A study published in JAMA Internal Medicine confirms what treatment guidelines currently recommend — people with high blood pressure should get their top number below 140.

Getting that top number, called the systolic blood pressure, under 120, however, does not provide additional health benefits, according to the study published in June.

“If you have high blood pressure, then getting your systolic blood pressure below 140 provides benefits in terms of reducing the risks of cardiovascular events such as heart attack, heart failure, stroke and death,” said the study’s lead researcher, Carlos J. Rodriguez, M.D., M.P.H., associate professor of epidemiology and medicine and associate director of research at the Maya Angelou Center for Health Equity at Wake Forest School of Medicine. “And if you’re African-American, the degree of benefit is even greater.”

Willie E. Lawrence, Jr. M.D., a spokesman for the American Heart Association and chief of cardiology at Research Medical Center in Kansas City, Missouri, believes the study’s results are positive for the treatment of hypertension.

“This study helps substantiate that hypertension is really not a complicated thing,” Dr. Lawrence said. “Get people’s blood pressure to less than 140/90 (mm Hg). This is not confusing news. It does not represent a change from our recent recommendations.”

Dr. Lawrence worked with other experts from the AHA, the American College of Cardiology and the Centers for Disease Control and Prevention to draft the latest joint scientific advisory about hypertension. It was released last year.

The study’s results don’t lead Dr. Lawrence to believe any change needs to be made in the way people with high blood pressure are currently treated.

“We do such a horrible job of getting people down to 140/90,” he said, therefore there is very little issue with doctors over treating patients to get their systolic pressure below 120.

Dr. Lawrence made the distinction that lowering systolic blood pressure further to 120 through lifestyle changes is different than if it is achieved through additional medications, which may come with unwanted side effects.

“If I was hypertensive and obese and I got on an exercise program, worked on my diet and got my blood pressure lower, there may be a greater benefit than if I got there through medication alone.”

The study looked at data from 4,480 people who had already been diagnosed with high blood pressure—also known as hypertension—a disease that strikes one in three U.S. adults.

Researchers culled through data from the Atherosclerosis Risk in Communities study which signed up participants from 1987 through 1989 and recorded their results every three years at three different times.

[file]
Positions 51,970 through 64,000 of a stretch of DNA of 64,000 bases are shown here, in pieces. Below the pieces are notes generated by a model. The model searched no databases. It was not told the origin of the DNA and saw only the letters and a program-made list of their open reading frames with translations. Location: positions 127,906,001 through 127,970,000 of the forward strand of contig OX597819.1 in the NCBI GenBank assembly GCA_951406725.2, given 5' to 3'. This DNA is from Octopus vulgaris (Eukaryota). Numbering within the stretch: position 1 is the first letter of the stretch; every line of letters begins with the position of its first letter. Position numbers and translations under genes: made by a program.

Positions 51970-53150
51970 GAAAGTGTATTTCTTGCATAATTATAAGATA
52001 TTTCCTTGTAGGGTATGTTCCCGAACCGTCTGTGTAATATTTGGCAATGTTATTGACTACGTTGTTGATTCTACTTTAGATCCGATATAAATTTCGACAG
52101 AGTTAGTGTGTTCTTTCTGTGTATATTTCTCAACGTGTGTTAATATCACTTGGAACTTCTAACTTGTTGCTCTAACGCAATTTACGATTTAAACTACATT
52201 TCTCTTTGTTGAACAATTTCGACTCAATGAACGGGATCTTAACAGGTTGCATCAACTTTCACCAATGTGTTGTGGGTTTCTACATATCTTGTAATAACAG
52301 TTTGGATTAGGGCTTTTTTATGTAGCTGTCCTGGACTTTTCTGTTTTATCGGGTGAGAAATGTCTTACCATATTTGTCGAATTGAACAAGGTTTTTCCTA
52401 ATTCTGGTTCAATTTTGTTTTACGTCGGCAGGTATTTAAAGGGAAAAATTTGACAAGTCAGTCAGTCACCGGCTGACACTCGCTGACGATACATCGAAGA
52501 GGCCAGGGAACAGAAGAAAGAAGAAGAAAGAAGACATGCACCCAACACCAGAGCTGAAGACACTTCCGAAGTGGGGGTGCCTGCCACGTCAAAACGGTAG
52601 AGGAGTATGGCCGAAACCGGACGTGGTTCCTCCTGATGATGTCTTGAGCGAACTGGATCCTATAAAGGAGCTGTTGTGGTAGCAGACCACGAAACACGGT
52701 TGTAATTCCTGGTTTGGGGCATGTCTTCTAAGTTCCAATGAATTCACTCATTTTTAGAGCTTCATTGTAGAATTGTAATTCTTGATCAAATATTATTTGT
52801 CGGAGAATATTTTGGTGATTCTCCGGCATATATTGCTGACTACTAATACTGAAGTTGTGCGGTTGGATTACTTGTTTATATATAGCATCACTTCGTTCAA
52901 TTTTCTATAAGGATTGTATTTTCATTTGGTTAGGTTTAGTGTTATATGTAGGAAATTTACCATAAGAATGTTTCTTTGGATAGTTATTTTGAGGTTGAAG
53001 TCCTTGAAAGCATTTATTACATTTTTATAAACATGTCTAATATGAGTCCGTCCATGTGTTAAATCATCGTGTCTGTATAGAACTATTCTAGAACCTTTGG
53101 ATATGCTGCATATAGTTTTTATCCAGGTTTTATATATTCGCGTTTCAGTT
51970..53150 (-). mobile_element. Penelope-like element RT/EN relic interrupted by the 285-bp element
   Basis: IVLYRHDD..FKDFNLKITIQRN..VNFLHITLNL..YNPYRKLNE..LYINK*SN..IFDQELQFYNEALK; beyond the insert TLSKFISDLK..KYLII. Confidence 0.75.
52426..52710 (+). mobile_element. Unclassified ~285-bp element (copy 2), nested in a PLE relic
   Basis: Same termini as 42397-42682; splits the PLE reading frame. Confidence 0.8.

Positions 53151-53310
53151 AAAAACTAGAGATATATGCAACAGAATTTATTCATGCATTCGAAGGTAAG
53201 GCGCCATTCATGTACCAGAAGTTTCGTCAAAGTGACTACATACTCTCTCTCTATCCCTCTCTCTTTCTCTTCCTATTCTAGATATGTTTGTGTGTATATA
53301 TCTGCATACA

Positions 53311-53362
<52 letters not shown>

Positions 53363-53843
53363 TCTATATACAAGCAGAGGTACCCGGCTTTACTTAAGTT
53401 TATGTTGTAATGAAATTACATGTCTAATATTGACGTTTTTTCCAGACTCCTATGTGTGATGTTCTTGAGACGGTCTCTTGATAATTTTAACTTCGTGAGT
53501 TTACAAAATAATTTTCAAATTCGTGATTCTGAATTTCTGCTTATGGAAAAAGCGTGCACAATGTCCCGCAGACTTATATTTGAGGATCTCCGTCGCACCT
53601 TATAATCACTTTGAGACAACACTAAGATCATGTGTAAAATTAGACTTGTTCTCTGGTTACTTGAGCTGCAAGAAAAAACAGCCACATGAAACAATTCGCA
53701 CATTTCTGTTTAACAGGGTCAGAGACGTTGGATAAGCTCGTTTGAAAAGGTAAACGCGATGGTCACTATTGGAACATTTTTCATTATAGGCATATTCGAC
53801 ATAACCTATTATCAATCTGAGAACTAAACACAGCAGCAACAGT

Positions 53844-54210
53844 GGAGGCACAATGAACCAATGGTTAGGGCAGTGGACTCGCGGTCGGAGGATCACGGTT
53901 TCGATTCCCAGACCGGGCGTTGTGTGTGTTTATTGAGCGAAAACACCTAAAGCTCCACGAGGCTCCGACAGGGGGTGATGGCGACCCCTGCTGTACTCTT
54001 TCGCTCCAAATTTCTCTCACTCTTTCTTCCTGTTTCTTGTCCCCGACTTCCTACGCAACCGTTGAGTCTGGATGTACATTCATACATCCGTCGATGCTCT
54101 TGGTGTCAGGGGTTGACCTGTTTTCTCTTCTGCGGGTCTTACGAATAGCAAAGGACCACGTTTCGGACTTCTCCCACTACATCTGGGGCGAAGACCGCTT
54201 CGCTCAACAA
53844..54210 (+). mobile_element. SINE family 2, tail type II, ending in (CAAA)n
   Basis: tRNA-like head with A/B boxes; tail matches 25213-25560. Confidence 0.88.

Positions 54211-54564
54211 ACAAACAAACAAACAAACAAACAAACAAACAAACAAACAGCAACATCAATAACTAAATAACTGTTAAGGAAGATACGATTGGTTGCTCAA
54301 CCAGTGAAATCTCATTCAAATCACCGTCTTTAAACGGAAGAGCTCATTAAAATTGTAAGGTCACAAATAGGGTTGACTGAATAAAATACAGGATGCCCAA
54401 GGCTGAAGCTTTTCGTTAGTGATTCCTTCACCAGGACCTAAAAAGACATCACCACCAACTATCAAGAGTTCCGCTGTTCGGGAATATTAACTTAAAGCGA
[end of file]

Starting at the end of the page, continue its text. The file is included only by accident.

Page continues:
“If you have high blood pressure, discuss with your doctor how best to manage it,” said Dr. Rodriguez. “Our study supports the current guidelines and it really shows that the guidelines work for most people.”

Dr. Rodriguez said the results weren’t exactly what he expected. “I was surprised because we thought we would see lower cardiovascular events with lower blood pressure. The benefit plateaus once the blood pressure gets below 140,” he said.

The study reported that:

  • During the study period, 1,622 cardiovascular events occurred.
  • Participants with high systolic blood pressure had a significantly higher rate of cardiovascular events.
  • The rate of heart attacks, strokes, death and other cardiovascular events was highest in the group whose top number was higher than 160.
  • African-Americans had the highest difference in cardiovascular events when comparing the highest and lowest systolic blood pressure groups. This, researchers said, suggests that African-Americans were more likely to have a greater benefit from achieving systolic blood pressure levels below 140 than any other group.
  • People in the group with the highest blood pressure were more likely to be male and African-American and somewhat more likely to have diabetes.

Dr. Rodriguez said the study’s results can be applied to a large portion of the U.S. population because it included patients from various locations in the country: Forsyth County, North Carolina; Jackson, Mississippi; suburban Minneapolis; and Washington County, Maryland.

He believes further questions will be answered in a few years when the results are released from a nine-year National Institutes of Health clinical trial dubbed SPRINT. That trial is rigorously comparing using medications to either get patients’ systolic blood pressure to less than 140 or down to less than 120.